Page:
All in the Family: Kentucky Mother Shares Passion for Land with Daughters
by Ash Bruxvoort
Donna Solly’s grandparents were not big farmers. They worked very hard to purchase the land Donna grew up on in Princeton, Kentucky. From a young age, Donna learned the importance of hard work and showing pride in your land through maintenance and conservation. The land provided the majority of the food her grandparents ate.
Donna’s grandfather, Herschel Phelps, encouraged her to do anything she set her mind to. As a teenager, she mowed hay with an old propane tricycle tractor and racked hay. She went on to become an electricity teacher. Herschel deeded 14 acres to Donna before he passed away, which is where she built a home for her family. Eventually, the original property was split between Donna and her three siblings. She now owns approximately 100 acres, most of which is leased to a tenant for a corn and soybean rotation with a winter cover crop. Donna carried on the family tradition by providing land for her two daughters, who built homes on the property.
“My house is built where my great-grandmother always wanted a home, so it’s very meaningful to me,” said Michelle Wyatt, Donna’s daughter. “You know someone has done a lot to preserve the land for you and so you want to do the same for your children.” Michelle hopes to pass land on to her two sons, currently ages 8 and 4.
Women Caring for the Land in Kentucky
When Donna was invited to attend a Women Caring for the Land meeting about soil management in Princeton, Kentucky, she thought it would be a great opportunity to learn and share knowledge with her daughters. She said the meeting did not disappoint.
“It was a very informative meeting where we learned about soil structure. I can’t speak highly enough of the instructors,” said Donna. “Women are not encouraged to farm or buy property. A lot of women inherit property and a meeting like this is a great space for them to learn.”
Michelle says that while she grew up on a farm and was familiar with the importance of soil pH, she never learned about soil structure. “The workshop helped me understand why it’s important to focus on tenants that will give back to the soil and why my mom chooses to work with the tenant she does,” she said. In addition to learning about soil structure, Michelle said she took away a lot of information that will help her in her job in the lending department of a local bank.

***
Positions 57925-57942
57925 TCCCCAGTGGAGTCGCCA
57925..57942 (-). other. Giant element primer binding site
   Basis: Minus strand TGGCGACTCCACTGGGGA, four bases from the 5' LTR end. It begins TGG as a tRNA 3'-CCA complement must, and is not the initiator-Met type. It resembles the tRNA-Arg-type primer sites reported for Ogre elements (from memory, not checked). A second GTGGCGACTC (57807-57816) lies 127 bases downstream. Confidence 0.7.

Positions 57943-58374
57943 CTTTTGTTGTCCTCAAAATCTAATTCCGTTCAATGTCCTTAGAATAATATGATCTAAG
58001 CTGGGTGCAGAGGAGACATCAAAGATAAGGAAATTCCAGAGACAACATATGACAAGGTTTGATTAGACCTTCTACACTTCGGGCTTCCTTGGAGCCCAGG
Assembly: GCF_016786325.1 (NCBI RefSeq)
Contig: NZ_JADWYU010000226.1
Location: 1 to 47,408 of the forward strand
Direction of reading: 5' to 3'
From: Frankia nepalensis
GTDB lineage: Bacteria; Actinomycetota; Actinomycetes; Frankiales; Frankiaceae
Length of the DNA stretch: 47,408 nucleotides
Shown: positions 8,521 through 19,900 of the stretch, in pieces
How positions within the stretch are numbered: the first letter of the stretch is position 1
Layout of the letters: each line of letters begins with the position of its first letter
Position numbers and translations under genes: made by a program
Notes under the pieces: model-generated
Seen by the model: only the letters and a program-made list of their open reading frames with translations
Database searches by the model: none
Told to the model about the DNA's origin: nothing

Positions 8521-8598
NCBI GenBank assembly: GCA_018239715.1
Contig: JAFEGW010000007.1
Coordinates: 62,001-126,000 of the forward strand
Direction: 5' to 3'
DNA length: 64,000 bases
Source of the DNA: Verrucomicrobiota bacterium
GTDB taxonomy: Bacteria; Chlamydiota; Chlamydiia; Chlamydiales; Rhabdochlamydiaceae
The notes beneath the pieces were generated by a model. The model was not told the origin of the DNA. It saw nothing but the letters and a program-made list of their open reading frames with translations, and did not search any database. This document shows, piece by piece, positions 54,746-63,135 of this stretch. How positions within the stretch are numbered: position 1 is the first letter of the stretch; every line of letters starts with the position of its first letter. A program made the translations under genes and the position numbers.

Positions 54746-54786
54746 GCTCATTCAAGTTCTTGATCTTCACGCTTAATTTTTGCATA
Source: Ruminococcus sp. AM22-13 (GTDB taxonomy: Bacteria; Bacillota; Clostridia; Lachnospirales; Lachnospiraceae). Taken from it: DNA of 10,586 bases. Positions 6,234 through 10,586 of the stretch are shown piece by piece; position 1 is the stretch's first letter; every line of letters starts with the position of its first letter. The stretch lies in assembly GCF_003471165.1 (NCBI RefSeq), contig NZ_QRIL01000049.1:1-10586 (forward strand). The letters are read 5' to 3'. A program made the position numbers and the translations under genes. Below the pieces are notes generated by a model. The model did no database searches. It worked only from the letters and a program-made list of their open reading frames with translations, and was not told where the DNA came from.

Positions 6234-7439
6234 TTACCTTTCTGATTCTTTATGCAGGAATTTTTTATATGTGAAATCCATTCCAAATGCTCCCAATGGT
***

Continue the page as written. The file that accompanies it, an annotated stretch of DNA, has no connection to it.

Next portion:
Improving and Maintaining the Land
Donna said her grandfather taught her the importance of knowing about conservation programs, where to sign up and when. “When I inherited my farm and had never leased property the FSA office was the first place I called. If you want to know about your soil type and conservation, that's the place to go,” she said.
Donna has utilized government programs to make several improvements on her land, including a current grant to put in a restructured waterway. This year she added a high tunnel to her farm, which she uses to grow beans, peas, tomatoes, peppers, and sweet corn. She said the ground under a high tunnel will really only be effective for five years. She hopes to use a no-till system to help maintain the soil. Her daughters will help her in the high tunnel and with marketing her products.
Michelle started a small orchard with apple, pear, and peach trees, for her son. “I’ve always loved bees and they had a lot of information about pollinators at the workshop,” she said. “A few weeks after the meeting a swarm of bees came to my orchard. I called a local beekeeper and had them help me start a hive. The materials from the meeting were great in the process.” She said while the meeting topic was soil management she learned much more than that.
Encouraging the Next Generation of Daughters
Donna would like to see more women actively engaged in purchasing farms and involved in Kentucky's farming industry. She said women will be successful regardless of gender expectations, as long as they know what they’re doing and ask questions.
“Women are very suited to farm,” she says. “We have always been the consummate gardeners in the families. There's no reason women cannot operate large farms and large equipment. It doesn't take muscle, but rather good managing skills and women have that down pat.”